“And now faith, hope, and love abide, these three; and the greatest of these is love.”
Dividing the Bible into chapters didn’t take place until around 1227; verses weren’t introduced until 1551. There are no such divisions in the original Hebrew and Greek scrolls.
Those divisions are a reading aid, but they sometimes obscure connections, too.
So at the end of what we call Chapter 12 of Paul’s first letter to the church in Corinth is a line that reads: “But strive for the greater gifts. And I will show you a still more excellent way.” Paul then launches into his famous section on love.
Although it can’t be proven, I think Paul is using the word “way” in a double sense. Recall that Acts 9:2 says: “[Saul] asked him for letters to the synagogues at Damascus, so that if he found any who belonged to the Way, men or women, he might bring them bound to Jerusalem.”
Love is the way. Or, perhaps, we should say, Love is The Way. As John says: “God is love, and those who abide in love abide in God, and God abides in them.”
Our faith, then, is in a God of Love—love that became enfleshed in Jesus Christ. And while it is true that if we truly believe this we will try to live in a certain manner, that perspective is quite different from treating the Bible as a set of rules to be followed so that God will accept us.
Jesus consistently challenged the faith of the religious leaders of his day who treated scripture as a set of rules. On the contrary, he said, it’s about responding to God’s divine invitation to have an intimate relationship with God.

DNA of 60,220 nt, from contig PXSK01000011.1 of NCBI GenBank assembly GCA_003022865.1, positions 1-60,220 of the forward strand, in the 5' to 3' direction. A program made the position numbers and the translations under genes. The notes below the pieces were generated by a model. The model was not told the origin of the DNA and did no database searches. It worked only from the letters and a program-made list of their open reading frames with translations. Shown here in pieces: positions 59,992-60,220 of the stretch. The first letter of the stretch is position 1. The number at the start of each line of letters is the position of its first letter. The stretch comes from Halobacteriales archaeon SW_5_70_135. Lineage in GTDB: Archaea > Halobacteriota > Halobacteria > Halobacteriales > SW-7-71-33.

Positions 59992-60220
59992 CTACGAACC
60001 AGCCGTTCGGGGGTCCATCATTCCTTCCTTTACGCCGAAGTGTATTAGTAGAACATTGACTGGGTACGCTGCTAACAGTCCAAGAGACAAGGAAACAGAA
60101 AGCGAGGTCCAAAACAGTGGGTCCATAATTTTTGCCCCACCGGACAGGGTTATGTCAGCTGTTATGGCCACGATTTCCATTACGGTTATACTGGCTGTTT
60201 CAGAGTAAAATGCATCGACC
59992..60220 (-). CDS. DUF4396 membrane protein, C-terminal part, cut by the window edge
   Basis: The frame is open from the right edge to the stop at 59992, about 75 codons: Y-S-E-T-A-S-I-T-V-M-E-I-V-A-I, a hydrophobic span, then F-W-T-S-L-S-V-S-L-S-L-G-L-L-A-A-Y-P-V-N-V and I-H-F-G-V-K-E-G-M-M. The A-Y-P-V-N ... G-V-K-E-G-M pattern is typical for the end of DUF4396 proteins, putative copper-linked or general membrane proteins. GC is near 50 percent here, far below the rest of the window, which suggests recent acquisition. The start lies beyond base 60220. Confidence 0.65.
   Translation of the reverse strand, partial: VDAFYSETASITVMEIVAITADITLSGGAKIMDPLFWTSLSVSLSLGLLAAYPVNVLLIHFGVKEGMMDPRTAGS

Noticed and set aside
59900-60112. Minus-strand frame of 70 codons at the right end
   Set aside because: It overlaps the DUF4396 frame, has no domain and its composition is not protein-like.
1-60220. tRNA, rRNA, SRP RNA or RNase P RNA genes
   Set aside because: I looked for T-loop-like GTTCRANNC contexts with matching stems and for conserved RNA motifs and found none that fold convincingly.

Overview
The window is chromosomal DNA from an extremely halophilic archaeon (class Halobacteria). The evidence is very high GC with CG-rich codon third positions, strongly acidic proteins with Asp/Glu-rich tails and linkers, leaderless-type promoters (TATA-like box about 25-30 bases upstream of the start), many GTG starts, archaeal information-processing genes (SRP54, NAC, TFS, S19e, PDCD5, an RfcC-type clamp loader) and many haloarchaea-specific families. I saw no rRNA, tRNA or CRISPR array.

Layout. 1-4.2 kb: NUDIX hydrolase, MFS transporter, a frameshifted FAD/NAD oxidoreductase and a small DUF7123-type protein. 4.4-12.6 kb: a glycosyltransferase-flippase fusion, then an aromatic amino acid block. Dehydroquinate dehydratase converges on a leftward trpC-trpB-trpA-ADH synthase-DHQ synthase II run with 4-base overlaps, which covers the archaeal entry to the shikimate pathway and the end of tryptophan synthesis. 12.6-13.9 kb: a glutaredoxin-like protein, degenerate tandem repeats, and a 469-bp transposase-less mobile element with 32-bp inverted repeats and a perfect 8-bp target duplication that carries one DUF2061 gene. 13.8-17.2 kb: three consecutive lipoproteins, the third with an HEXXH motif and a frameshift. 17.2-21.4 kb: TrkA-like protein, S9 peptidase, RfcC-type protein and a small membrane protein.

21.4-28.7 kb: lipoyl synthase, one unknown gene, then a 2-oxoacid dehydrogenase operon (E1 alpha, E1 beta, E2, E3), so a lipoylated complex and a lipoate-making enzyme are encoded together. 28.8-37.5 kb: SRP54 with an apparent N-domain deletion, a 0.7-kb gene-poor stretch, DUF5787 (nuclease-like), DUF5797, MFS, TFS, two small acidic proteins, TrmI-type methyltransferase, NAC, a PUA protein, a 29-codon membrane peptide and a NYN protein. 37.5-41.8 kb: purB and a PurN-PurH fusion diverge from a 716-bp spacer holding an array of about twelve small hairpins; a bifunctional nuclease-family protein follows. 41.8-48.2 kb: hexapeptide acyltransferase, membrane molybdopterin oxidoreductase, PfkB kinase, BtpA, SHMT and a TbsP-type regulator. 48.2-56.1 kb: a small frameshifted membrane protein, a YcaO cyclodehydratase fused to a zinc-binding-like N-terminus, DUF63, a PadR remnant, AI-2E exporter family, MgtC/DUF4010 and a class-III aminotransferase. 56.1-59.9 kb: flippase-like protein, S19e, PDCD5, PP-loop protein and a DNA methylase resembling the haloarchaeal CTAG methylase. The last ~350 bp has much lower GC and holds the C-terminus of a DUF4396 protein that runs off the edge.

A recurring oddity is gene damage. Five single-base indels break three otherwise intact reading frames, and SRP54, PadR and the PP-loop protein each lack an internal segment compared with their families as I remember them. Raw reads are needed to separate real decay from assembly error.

It is that faith that gives us hope. Christian hope is not merely that the world will be a better place—though our faith requires us to redistribute wealth so that everyone can share equally in the riches God has provided for us on this planet and also to take care of the Earth.
Important though those are, our hope—our expectation—is that the Spirit is continually working in us and the world to accomplish the divine will.
And the divine will is that Love will triumph. This runs contrary to the world’s wisdom, which is either that nothing matters or that, if anything matters, we must follow a set of rules.
What is interesting and curious about love is that it depends on seeing how the beloved (the object of love) completes what is missing in the lover. Couples instinctively figure this out, finding a mate who completes them.
But God, by definition, needs nothing. So the divine love is most truly selfless love. God loves us, not because of need, but simply because She wants to.
So this is my—our—closing wish for you, dear reader. That this Christmas and every year after that you continue to draw breath, you will feel the love of God that surrounds you, and that you, in turn, will spread that love to everyone you encounter.
On behalf of everyone on the Presbyterian Record team: “God bless us, every one!”